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Date Created
  • 2016-12

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Graffiti as an Art Form

Description

The first chapter of this essay will focus primarily on the history of graffiti from what is generally understood as its origin with the first writers who used spray paint

The first chapter of this essay will focus primarily on the history of graffiti from what is generally understood as its origin with the first writers who used spray paint as their tools of creation up until modern times. This chapter will look at how the history has formed the general perception of this art form and how it has changed over the years. The second chapter will discuss three archetypes of graffiti seen today. These archetypes are: city funded art murals, city or privately funded freewalls, and artistic mitigations of vandalism. Each of these archetypes will be explored via multiple real world examples and we will consider how each of these examples do or do not succeed in displaying graffiti as a well regarded public art form. The third chapter will propose another archetype for creating graffiti that has not been widely realized or put into practice. The third chapter will then speculate using the knowledge from the previous existing archetypes to discuss whether or not it could be utilized in the real world effectively and a conclusion will be drawn about the methods of graffiti that are practical and effective means to create well regarded art.

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Date Created
  • 2016-12

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The Effect of Park Educational Programs on Public Values, Knowledge of, and Attitudes toward Noncharismatic Species

Description

Current conservation practices are substantially biased towards large, charismatic animals and are influenced by public perceptions of different animals. Therefore, it is important to understand how these perceptions are formed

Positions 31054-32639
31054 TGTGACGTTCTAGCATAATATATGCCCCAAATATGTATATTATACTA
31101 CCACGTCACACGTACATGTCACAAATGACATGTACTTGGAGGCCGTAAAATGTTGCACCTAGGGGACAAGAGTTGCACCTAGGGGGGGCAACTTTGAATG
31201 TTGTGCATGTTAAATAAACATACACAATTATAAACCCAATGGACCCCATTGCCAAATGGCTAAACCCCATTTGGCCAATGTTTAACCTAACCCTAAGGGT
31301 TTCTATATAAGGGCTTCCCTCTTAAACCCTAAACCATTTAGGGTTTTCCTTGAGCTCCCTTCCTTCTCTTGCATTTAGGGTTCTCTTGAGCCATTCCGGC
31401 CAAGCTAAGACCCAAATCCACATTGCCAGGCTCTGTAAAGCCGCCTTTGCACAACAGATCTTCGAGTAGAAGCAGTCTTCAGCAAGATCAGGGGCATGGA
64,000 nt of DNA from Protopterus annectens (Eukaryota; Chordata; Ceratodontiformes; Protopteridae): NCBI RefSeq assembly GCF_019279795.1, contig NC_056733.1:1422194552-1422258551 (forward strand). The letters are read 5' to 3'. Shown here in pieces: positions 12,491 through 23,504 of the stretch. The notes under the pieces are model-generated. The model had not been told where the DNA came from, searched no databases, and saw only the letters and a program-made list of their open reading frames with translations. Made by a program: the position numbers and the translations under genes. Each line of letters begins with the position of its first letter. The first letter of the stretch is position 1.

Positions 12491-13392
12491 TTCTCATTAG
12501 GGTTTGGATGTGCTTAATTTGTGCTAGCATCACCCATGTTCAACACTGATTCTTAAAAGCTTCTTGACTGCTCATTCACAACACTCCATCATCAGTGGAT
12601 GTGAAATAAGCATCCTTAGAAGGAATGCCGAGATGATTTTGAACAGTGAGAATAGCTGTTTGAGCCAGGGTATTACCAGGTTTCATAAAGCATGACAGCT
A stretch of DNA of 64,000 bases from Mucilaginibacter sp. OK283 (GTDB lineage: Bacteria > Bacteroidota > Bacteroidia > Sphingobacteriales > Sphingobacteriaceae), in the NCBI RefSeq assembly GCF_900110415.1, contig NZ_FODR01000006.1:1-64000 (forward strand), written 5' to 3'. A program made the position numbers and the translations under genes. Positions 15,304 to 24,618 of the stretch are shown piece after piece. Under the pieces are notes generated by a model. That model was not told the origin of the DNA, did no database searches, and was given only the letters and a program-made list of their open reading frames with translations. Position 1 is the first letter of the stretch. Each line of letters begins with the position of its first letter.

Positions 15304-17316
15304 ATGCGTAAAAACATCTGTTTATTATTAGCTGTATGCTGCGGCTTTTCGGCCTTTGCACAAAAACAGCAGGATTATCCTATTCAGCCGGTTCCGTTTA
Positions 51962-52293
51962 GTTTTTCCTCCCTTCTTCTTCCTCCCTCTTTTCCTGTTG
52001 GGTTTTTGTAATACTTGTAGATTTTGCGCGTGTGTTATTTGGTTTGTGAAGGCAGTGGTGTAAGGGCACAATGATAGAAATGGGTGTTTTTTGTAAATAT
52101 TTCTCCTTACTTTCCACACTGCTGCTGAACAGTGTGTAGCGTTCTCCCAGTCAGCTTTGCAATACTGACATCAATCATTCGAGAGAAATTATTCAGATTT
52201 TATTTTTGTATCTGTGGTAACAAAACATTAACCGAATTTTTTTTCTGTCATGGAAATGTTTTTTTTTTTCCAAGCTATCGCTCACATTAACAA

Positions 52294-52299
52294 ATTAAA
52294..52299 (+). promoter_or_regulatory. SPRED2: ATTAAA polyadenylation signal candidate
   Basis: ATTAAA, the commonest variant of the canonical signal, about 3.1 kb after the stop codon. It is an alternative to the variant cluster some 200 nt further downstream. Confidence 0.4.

Current conservation practices are substantially biased towards large, charismatic animals and are influenced by public perceptions of different animals. Therefore, it is important to understand how these perceptions are formed and what factors influence them in order to promote equitable conservation for all species. This study examines the effect of attending a park education program on public values, knowledge of, and attitudes towards a noncharismatic species. Data was collected from May through October 2016 at the Usery Mountain Regional Park "All About Scorpions" program. A four page, onsite, self-administered pre- and post-program survey was given to program attendees. An identical survey was given to hiking park visitors who had never attended the program as the control sample. Survey statements addressed participant's demographics, value of bugs, knowledge about scorpions, and attitudes toward scorpions. Data analysis was completed using paired t-tests to analyze any statistically significant changes in values, knowledge, and attitudes between pre- and post-participants. Independent sample t-tests were used to analyze the same between the control and pre-participants. The results showed no difference in the value of bugs for any of the survey participants. However, the program attendees had more positive attitudes and greater knowledge of scorpions than general park visitors, and attending the program further increased positive attitudes and knowledge. Contributions of the study are twofold: First, the results provide Usery with information regarding the influence of their public programs, along with how these programs can be improved to make a greater impact. Second, findings serve to extend the literature on what alters public perceptions and how educational programs can be used to change the current conservation mindset.